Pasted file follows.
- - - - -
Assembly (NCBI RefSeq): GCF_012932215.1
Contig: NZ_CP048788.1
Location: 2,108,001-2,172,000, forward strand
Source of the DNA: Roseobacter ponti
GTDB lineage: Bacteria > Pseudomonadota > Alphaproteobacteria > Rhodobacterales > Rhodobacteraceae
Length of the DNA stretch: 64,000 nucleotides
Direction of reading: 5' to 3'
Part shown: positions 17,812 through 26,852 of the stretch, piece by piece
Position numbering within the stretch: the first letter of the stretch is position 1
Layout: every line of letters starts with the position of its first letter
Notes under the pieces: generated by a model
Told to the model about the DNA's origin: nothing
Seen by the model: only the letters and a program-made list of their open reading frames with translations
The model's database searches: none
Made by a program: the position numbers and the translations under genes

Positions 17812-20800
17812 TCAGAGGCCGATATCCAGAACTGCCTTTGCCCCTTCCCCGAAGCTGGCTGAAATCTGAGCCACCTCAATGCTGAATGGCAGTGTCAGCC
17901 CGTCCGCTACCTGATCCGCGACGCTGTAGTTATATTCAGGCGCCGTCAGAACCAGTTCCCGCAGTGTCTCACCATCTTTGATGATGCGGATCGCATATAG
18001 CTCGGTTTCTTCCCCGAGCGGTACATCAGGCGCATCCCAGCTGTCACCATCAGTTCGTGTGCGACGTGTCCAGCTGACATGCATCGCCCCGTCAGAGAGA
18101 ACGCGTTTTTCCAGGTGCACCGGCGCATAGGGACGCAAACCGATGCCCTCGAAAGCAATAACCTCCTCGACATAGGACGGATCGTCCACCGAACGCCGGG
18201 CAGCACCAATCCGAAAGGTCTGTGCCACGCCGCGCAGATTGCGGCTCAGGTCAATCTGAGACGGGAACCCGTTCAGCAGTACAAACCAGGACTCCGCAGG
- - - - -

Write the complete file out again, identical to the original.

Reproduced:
Assembly (NCBI RefSeq): GCF_012932215.1
Contig: NZ_CP048788.1
Location: 2,108,001-2,172,000, forward strand
Source of the DNA: Roseobacter ponti
GTDB lineage: Bacteria > Pseudomonadota > Alphaproteobacteria > Rhodobacterales > Rhodobacteraceae
Length of the DNA stretch: 64,000 nucleotides
Direction of reading: 5' to 3'
Part shown: positions 17,812 through 26,852 of the stretch, piece by piece
Position numbering within the stretch: the first letter of the stretch is position 1
Layout: every line of letters starts with the position of its first letter
Notes under the pieces: generated by a model
Told to the model about the DNA's origin: nothing
Seen by the model: only the letters and a program-made list of their open reading frames with translations
The model's database searches: none
Made by a program: the position numbers and the translations under genes

Positions 17812-20800
17812 TCAGAGGCCGATATCCAGAACTGCCTTTGCCCCTTCCCCGAAGCTGGCTGAAATCTGAGCCACCTCAATGCTGAATGGCAGTGTCAGCC
17901 CGTCCGCTACCTGATCCGCGACGCTGTAGTTATATTCAGGCGCCGTCAGAACCAGTTCCCGCAGTGTCTCACCATCTTTGATGATGCGGATCGCATATAG
18001 CTCGGTTTCTTCCCCGAGCGGTACATCAGGCGCATCCCAGCTGTCACCATCAGTTCGTGTGCGACGTGTCCAGCTGACATGCATCGCCCCGTCAGAGAGA
18101 ACGCGTTTTTCCAGGTGCACCGGCGCATAGGGACGCAAACCGATGCCCTCGAAAGCAATAACCTCCTCGACATAGGACGGATCGTCCACCGAACGCCGGG
18201 CAGCACCAATCCGAAAGGTCTGTGCCACGCCGCGCAGATTGCGGCTCAGGTCAATCTGAGACGGGAACCCGTTCAGCAGTACAAACCAGGACTCCGCAGG